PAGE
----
Parents' Guide to

Shrek Forever After

By Sandie Angulo Chen, Common Sense Media Reviewer

age 6+

Fiona's fierce, Shrek's lovable in still-funny 4th movie.

Movie PG 2010 93 minutes
Shrek Forever After Poster Image

A Lot or a Little?

What you will—and won't—find in this movie.

Community Reviews

age 6+

Based on 61 parent reviews

age 6+

The premise is wonky but the jokes are smartly written...for the most part

The film is entertaining however the premise is disheartening. It is never explained why Shrek is so unhappy, but his unhappiness is necessary in order for the plot to move. However, normalizing Shrek's dislike of his family feels disingenuous and antithetical to the larger family-friendly message of the Shrek franchise. But the premise aside the film's jokes are smartly written and the characters are welcomed back...nothing like an alternative universe to offer another opportunity to "first meet" the general it works...except for the fat phobically awkward Puss in Boots.
age 7+

Defiantly a great movie and a way to end Shrek too

This title has:

Educational value
Great messages
Great role models
Too much violence

Is It Any Good?

Our review:
Parents say (61):
Kids say (103):

If there'd never been another Shrek movie, perhaps this installment would be worthy of four stars as an entertaining family flick, but in this iconic pop-culture franchise, it's not quite up to par. The jokes, while still funny, are predictable, and some of the best sight gags -- like Gingy fighting Gladiator-style against animal crackers or Rumpelstiltskin's various "mood wigs" -- are fleeting. There are definitely reasons to laugh, and in a couple of spots out loud, but overall the characters we've grown to love don't have as much to do in Shrek Forever After. And let's not even get started on the fact that most young children may not immediately understand the It's a Wonderful Life-style time paradox. Be prepared to answer all sorts of questions about why the babies don't exist, why the young king crowned in Shrek the Third isn't present, and why Puss in Boots is so fat and lazy -- all during the movie.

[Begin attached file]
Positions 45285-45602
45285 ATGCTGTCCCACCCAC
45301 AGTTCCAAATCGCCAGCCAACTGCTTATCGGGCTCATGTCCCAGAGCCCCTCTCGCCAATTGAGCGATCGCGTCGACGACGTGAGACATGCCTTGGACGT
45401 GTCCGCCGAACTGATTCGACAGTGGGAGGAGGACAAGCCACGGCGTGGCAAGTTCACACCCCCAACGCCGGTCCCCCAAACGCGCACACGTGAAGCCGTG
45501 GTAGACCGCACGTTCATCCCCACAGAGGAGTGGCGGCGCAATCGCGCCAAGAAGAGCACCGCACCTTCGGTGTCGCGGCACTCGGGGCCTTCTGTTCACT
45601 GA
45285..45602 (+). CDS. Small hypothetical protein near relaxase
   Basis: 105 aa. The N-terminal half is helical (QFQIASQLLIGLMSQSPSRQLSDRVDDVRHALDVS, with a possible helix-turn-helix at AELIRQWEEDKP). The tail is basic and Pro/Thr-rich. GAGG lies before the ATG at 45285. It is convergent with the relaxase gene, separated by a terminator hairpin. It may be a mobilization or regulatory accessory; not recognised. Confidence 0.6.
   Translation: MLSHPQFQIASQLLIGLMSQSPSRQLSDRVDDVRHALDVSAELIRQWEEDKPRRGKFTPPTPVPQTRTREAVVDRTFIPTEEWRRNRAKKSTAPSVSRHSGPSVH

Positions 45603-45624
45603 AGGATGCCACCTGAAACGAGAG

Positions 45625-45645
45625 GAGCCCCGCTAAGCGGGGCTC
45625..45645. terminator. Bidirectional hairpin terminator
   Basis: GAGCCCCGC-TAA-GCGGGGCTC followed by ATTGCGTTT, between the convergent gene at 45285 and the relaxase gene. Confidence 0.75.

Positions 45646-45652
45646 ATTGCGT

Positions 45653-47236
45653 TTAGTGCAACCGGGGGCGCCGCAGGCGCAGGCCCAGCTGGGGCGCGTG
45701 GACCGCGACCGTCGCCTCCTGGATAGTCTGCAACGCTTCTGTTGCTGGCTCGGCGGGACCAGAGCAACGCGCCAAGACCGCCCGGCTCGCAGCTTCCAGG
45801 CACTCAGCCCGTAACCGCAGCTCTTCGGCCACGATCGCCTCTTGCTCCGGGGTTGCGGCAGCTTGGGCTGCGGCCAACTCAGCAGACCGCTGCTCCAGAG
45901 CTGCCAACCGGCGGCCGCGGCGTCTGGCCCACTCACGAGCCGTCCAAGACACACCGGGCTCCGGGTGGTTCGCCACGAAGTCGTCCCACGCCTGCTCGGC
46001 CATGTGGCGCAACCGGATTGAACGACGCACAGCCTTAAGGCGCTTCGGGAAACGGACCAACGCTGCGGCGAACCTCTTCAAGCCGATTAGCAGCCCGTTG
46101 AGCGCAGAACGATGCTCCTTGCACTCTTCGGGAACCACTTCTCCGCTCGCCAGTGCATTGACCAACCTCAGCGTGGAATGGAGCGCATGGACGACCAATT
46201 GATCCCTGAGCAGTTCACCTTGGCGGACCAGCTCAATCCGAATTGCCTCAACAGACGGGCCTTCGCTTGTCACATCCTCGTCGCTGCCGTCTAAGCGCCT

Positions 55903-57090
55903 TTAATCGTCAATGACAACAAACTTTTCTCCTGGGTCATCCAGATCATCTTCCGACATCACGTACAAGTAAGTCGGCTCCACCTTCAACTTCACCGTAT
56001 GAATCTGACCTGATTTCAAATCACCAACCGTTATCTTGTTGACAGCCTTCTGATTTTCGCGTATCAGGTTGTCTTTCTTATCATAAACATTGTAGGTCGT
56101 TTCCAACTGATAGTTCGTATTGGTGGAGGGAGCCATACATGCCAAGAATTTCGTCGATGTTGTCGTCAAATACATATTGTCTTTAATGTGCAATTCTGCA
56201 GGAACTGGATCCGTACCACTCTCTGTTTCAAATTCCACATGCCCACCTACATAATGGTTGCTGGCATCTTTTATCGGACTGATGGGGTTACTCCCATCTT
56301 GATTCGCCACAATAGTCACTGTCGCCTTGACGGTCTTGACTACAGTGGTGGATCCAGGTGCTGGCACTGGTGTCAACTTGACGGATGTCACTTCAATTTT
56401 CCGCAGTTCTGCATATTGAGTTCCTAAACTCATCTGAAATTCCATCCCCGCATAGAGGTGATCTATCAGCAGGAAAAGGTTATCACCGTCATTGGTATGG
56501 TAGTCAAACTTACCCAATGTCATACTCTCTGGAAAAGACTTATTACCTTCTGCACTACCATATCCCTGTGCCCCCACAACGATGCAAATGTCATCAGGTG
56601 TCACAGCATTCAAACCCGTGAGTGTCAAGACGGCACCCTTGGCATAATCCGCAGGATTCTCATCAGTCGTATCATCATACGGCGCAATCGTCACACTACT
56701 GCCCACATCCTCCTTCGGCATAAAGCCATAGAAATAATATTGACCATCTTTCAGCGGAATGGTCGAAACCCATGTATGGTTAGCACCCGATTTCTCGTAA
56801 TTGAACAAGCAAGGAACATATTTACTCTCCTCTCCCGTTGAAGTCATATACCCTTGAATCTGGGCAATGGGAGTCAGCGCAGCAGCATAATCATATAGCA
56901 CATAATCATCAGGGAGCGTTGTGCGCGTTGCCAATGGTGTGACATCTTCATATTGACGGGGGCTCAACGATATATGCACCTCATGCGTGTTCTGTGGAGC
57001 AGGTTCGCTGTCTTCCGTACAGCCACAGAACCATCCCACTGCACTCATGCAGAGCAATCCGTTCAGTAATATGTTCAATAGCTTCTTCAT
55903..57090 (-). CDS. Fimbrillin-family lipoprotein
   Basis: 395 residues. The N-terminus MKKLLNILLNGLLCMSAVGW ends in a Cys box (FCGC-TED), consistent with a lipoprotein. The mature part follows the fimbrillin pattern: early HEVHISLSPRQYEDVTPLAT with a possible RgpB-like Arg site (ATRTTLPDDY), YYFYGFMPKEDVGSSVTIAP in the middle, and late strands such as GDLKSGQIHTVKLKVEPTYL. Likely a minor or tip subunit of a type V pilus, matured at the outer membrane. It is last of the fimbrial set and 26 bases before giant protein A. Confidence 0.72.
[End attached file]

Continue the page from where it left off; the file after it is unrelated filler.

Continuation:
On the upside, the ogre rebellion features the voices of Jon Hamm, Craig Robinson, and Jane Lynch, all of whom welcome Shrek into their green brotherhood. As the ogres' resistance leader, Fiona is fierce and fiery. The villainous Rumpelstiltskin and his surrounding witches, however, are not as hilariously evil as the previous antagonists. To make matters worse, there aren't as many noteworthy musical numbers, although the sequence where Shrek revels in being hated and feared again is perfectly accompanied by The Carpenters' classic song On Top of the World. Ultimately, it's not as revolutionary as the first two, or even as memorable as the third, but the fourth -- and probably final -- Shrek is still worth seeing, if only to revisit some of the best animated characters ever to appear on screen.

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